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Addicts: Where Does Addiction Occur in the Brain?

The brain is undeniably the most vital organ found in the human body and one that suffers immensely from the effects of addiction. Every activity that you can think of, the brain initiates, from singing your favorite song on your commute to work to going for a run, it all starts in that three-pound control center. Your brain is what makes you you, and it controls your body’s most basic functions, the ones that make you human. 

With this in mind, it’s also a sensitive organ, one that requires the utmost care to keep it functioning correctly and to keep you healthy. 

Understanding the Brain 

The damage that alcohol can inflict on your brain may hinder its ability to regulate your bodily functions and even prevent the brain from transmitting essential communication to the rest of your body via the neurons.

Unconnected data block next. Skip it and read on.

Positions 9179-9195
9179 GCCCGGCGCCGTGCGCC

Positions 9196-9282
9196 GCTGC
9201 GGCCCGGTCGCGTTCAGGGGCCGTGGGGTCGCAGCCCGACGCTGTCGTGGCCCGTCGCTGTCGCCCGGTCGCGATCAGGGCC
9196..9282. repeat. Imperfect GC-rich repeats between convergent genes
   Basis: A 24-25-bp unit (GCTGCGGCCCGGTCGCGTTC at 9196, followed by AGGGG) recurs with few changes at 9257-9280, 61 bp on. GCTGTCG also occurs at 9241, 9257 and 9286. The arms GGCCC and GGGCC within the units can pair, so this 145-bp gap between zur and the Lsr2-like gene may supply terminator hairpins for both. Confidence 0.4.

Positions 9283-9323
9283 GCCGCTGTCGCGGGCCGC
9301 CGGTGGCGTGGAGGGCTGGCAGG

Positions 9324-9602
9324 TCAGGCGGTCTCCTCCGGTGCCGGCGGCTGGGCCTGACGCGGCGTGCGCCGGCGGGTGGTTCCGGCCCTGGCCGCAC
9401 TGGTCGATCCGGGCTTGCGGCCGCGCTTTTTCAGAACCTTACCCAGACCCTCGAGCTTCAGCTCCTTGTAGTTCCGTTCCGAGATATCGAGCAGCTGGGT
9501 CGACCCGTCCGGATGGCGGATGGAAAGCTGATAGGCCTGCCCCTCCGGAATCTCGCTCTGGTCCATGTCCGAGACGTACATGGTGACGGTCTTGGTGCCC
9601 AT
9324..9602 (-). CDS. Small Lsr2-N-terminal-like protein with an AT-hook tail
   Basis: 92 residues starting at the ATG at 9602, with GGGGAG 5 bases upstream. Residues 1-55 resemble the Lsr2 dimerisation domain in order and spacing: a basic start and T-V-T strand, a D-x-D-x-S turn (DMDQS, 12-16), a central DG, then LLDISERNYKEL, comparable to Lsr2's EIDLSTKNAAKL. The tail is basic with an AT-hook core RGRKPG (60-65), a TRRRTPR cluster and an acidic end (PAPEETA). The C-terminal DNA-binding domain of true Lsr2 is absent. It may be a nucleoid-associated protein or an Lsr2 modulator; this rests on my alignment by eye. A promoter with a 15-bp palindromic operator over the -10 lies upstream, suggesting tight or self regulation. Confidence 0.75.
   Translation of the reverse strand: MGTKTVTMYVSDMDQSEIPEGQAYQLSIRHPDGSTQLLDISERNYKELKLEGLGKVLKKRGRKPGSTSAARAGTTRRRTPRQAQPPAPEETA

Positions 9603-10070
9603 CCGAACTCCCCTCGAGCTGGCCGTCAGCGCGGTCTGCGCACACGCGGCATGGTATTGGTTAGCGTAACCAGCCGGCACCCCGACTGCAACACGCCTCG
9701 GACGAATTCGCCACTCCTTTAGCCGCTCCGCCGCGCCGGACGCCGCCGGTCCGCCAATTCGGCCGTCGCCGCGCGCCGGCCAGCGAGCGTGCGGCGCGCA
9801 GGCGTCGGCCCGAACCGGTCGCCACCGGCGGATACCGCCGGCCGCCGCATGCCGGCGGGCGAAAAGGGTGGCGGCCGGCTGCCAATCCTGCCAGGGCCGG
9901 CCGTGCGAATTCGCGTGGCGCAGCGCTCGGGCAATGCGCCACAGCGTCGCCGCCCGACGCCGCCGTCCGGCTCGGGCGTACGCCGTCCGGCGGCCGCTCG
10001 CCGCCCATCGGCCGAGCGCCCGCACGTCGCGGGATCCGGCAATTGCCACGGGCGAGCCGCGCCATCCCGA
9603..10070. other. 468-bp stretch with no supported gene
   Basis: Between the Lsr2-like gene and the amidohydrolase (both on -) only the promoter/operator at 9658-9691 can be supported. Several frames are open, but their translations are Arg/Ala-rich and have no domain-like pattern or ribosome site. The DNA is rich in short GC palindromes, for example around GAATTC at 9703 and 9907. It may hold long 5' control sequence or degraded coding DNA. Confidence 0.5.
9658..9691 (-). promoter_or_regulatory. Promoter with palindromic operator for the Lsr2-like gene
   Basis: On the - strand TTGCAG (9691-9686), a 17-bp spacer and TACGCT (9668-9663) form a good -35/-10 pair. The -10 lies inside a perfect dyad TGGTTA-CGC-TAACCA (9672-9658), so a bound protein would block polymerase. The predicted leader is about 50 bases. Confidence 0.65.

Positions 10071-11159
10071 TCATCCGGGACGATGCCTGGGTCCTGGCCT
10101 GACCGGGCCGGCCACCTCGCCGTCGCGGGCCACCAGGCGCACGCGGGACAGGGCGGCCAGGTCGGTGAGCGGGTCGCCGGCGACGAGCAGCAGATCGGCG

Think of your brain as a computer; it is comprised of hundreds of parts, all of which need to work together to coordinate functions and daily activities. Neurons act as the switches that control the flow of information within the brain, firing signals to other neurons as it gathers and processes information. Together, these neurons make up complex networks that communicate with one another among the different parts of the brain, spinal cord, and the trillions of nerves found throughout the body.